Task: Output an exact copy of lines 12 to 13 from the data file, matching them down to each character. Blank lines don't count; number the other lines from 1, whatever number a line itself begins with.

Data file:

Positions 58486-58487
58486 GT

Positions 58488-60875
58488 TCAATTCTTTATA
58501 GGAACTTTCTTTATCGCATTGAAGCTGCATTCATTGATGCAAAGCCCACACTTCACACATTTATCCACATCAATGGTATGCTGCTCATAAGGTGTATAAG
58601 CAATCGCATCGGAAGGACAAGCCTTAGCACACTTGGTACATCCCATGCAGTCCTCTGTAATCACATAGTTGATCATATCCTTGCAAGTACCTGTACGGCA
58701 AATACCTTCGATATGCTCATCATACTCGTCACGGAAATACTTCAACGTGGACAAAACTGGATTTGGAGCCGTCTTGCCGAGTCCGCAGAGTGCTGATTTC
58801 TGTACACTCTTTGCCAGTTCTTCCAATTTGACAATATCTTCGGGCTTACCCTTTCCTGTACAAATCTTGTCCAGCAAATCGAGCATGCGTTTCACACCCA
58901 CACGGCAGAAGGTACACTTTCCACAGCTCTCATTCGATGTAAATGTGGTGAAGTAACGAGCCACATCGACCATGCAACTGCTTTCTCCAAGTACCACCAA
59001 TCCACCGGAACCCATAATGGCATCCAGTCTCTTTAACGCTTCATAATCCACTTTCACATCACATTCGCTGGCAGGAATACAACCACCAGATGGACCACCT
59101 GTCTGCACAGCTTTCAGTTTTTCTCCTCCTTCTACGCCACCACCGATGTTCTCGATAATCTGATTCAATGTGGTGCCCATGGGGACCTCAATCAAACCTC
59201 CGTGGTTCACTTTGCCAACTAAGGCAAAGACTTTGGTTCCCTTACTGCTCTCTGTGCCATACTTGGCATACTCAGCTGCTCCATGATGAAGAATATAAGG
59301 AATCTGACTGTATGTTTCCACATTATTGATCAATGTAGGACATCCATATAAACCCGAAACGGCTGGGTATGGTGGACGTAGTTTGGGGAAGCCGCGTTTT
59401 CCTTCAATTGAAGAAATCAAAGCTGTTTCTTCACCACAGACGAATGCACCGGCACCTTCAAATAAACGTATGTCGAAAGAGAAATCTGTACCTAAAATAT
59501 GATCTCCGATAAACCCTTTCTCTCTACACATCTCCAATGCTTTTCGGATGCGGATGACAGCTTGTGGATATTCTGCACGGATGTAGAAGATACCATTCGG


59201 CGTGGTTCACTTTGCCAACTAAGGCAAAGACTTTGGTTCCCTTACTGCTCTCTGTGCCATACTTGGCATACTCAGCTGCTCCATGATGAAGAATATAAGG
59301 AATCTGACTGTATGTTTCCACATTATTGATCAATGTAGGACATCCATATAAACCCGAAACGGCTGGGTATGGTGGACGTAGTTTGGGGAAGCCGCGTTTT